There are many places around the internet where you can find a list of keyboard shortcuts for Final Cut Pro, and Apple itself publishes a comprehensive list online. But these lists can be daunting. What are the ones you really need to know?
Over the decade that I have been making home movies and professional films in Final Cut Pro, I’ve learned how helpful it is to master an ever-growing list of keyboard shortcuts. And that list has grown over the years as I’ve had one “Ah-ha!” moment after another when I discovered the shortcut for that task I had been doing the long way for too long.
As I also know how hard it is to memorize lists of random keystrokes, in this article I will explain why I think the shortcuts I’ve chosen are ones every Final Cut Pro editor should know.
Table of Contents
- Your Everyday Shortcuts
- Best Shortcuts for Importing Footage into Your Timeline
- Best Shortcuts for Navigating in the Timeline
- Basic (But Essential) Editing Shortcuts
- Best Shortcuts to Use When Playing Back Your Video
- 12 Random Annoyingly Difficult Tasks That Suddenly Become Easier with a Shortcut
- Final Thoughts
Your Everyday Shortcuts
You probably use the following shortcuts every day in one application or another but for completeness’ sake it is worth confirming that they work – and are just as useful – in Final Cut Pro too:
|Undo Undo (redo)||Shift-Command-Z|
Best Shortcuts for Importing Footage into Your Timeline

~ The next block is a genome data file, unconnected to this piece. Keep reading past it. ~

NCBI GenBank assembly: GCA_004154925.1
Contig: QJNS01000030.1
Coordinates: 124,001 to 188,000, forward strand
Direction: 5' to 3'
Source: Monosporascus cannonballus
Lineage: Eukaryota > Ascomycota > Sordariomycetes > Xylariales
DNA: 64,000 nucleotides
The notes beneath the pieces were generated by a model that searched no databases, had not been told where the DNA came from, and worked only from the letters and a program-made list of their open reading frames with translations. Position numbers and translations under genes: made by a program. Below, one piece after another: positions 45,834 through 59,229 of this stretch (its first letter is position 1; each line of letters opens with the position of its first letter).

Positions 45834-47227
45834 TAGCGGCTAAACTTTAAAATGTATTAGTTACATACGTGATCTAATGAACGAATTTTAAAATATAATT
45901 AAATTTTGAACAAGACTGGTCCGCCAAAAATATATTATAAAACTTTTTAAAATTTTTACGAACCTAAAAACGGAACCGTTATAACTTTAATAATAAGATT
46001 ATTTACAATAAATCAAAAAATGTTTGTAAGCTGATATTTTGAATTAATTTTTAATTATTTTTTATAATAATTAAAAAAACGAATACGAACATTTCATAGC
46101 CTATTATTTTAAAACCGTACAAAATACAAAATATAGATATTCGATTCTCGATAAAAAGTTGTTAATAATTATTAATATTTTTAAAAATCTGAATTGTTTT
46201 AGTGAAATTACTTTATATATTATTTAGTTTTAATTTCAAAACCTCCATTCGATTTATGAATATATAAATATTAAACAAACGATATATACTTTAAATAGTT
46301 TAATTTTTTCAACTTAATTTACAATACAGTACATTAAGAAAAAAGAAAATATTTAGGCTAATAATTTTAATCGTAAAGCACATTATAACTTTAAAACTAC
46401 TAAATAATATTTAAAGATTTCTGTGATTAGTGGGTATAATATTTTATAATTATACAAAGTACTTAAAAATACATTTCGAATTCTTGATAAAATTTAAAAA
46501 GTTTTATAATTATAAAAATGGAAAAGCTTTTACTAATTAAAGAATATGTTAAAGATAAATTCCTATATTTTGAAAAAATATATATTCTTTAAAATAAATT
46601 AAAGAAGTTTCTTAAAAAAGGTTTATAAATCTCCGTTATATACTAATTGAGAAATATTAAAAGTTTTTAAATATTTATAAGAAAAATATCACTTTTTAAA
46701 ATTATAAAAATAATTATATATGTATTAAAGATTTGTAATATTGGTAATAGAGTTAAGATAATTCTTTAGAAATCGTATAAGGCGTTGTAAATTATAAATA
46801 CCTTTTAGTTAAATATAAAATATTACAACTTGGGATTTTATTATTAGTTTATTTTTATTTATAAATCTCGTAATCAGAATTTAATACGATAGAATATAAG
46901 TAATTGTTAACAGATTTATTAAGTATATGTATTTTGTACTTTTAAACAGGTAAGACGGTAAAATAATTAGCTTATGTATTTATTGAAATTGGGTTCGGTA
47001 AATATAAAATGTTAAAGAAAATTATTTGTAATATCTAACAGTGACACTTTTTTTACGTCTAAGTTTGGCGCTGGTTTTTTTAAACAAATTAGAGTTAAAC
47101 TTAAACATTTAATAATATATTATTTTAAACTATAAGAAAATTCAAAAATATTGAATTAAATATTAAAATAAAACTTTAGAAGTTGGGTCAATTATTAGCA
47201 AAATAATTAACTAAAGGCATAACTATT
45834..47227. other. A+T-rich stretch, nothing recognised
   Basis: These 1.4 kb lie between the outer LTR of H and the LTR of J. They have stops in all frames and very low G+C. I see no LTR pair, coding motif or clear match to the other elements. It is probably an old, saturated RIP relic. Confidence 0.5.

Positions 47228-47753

When you are skimming through footage in the Browser (the part of the Final Cut Pro screen that shows all your raw footage) to find clips you want to add to your timeline, you can press the letter I anytime to mark a starting (in) point for a clip you want to use in your timeline. Pressing the letter O will mark a corresponding end (out) point.
|Mark an In point||I|
|Mark an Out point||O|
Once you have your In and Out points marked the area between them is outlined with a yellow line. You can click anywhere within that area and drag this bit of the clip into your timeline.
But what is great about the I and O shortcuts is that you can use them anytime, anywhere.
Maybe you are watching some footage in the Browser and think “I want to start my clip here” so you press I. Then, after watching the next 10 seconds of footage you realize the actor coughed, or flubbed the line, so you want your clip to start… now. Just press I again and the In point moves to where you are when you pressed I.
You can even work backwards. Maybe you know where you want the clip to end, so you press O there, then skim backwards in the clip looking to find a decent In point. When you do, just press I and you’re ready to drag that clip to your timeline.
Finally, I and O work in clips already in your timeline. For example, you can delete a selection of a clip by setting In and Out points and pressing Delete. And you can move part of a clip by marking the In and Out points, then dragging that section to wherever you want it to go.
My last two favorite shortcuts to use when searching through your footage and the F key, which marks a clip as a Favorite, and the E key which adds the clip to the end of your timeline.